According to a report by Mail, Anthony Joshua had predicted it would take him 10 rounds to break down Carlos the Parisian jackal with a cement head. So it proved. Although the defeated Monsieur Takam was not alone in complaining that Anthony Joshua had not been allowed to finish the job.
The unheralded Afro-Frenchman was bleeding from cuts above both eyes as Joshua unloaded in the 10th round under the roof of Cardiff’s Principality Stadium. But Takam was still ducking, weaving and throwing back the occasional punch when referee Phil Edwards called a halt. The 20th straight knock-out. Another victory hammered out on a night of blood and thrills. Still the heavyweight champion of the world.
But when this gallant challenger threw down the gauntlet again by demanding a rematch, Anthony Joshua’s army cheered as lustily for him as for the man they had turned out in such numbers as to smash the attendance record for this hallowed Welsh ground. Joshua told them: “For all of you who wanted to see him unconscious on the floor, it was unfortunate that the referee stopped the fight. But that wasn’t my decision. I did my job and it was a good fight.”
It was also more gruelling than it really should have been and he will need to seal up the holes in his defence before he goes for giants who carry nuclear power in their fists. Joshua and his promoter Eddie Hearn promised to give his growing multitude the big-name opponents they want next year, America’s big-punching WBC world champion Deontay Wilder to the forefront among them and Tyson Fury also qualifying for a mention.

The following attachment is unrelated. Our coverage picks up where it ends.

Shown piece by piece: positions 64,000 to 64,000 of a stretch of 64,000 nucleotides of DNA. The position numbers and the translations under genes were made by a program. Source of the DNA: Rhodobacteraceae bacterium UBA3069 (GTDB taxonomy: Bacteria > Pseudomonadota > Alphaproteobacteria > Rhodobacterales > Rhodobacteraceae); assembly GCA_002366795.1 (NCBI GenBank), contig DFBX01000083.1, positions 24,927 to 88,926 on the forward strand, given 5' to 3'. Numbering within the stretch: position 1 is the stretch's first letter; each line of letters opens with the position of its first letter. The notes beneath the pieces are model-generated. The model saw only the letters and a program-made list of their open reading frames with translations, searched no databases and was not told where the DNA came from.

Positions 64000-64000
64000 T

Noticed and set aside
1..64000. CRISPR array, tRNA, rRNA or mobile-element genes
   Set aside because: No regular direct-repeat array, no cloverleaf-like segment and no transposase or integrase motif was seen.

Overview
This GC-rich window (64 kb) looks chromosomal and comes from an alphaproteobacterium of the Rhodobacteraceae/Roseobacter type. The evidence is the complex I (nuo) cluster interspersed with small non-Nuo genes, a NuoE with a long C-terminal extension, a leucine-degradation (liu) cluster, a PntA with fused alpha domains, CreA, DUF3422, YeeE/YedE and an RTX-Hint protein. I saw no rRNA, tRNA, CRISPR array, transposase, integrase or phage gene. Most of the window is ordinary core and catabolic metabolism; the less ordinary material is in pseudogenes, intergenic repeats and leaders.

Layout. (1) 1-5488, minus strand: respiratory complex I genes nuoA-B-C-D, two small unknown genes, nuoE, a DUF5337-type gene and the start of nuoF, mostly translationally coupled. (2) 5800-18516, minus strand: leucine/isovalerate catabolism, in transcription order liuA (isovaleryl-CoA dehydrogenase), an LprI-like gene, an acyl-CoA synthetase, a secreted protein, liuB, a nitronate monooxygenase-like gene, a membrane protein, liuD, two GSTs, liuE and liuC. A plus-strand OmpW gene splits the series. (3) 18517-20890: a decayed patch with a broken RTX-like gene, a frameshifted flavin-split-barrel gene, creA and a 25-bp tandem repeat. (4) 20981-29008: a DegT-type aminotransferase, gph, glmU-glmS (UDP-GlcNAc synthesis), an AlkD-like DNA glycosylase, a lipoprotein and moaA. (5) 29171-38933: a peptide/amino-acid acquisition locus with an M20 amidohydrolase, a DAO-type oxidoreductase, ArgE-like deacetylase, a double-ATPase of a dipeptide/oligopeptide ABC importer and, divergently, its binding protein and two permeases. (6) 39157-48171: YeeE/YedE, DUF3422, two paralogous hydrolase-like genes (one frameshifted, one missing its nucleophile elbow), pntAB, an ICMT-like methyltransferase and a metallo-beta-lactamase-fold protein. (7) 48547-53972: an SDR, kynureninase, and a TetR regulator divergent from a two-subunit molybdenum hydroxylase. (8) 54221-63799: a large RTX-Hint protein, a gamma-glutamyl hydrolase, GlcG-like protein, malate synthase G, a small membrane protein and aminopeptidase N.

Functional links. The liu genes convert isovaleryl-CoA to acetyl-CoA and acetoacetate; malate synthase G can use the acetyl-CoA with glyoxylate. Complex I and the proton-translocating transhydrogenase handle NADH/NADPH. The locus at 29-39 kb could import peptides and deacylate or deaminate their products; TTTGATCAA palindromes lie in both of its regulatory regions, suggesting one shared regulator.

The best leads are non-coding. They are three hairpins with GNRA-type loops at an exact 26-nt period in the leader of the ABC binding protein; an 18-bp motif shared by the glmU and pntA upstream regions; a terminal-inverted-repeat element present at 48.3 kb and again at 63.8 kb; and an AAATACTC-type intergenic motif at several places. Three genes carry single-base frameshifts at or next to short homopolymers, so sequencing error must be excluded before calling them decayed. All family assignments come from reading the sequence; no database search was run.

Not all of them are likely to prove as tough a nut to crack as the short, crouching Takam who not only took Joshua’s howitzers but landed enough jaw-rattlers of his own to make a real fight of it. He was put down on one knee early on but recovered to win rounds of his own. Cut and under the hammer though he was in the tenth, should he have been allowed to continue?
The stoppage was a mite premature and just before Joshua reprised the late assault, which pulled the Wladimir Klitschko fight out of the fire at Wembley six months ago as he was beginning to weary. Not surprising since his breathing had hampered since round two by the collision with Takam’s forehead, which damaged his nose. But the warning signs of potentially serious damage were flashing at the finish and Takam was probably saved to fight another day. Perhaps back here, since the Cardiff assembly found space for him in their hearts alongside Joshua.
But not until our WBA and IBF world champion has taken his shots at completely unifying all the heavyweight titles. All roads led to Cardiff, even though many of them were closed and the main-line railway arteries were blocked by untimely track repairs.
They found their way, in their tens of thousands, in expectation of shattering the attendance record for the Principality Stadium set at 74,600 for European rugby’s 2002 Heineken Cup Final. It certainly looked as if they had done that. Even up in the high, dark eves of the roof not an empty seat was visible. Such is the Pied Piper magnetism of Joshua. Culled from Mail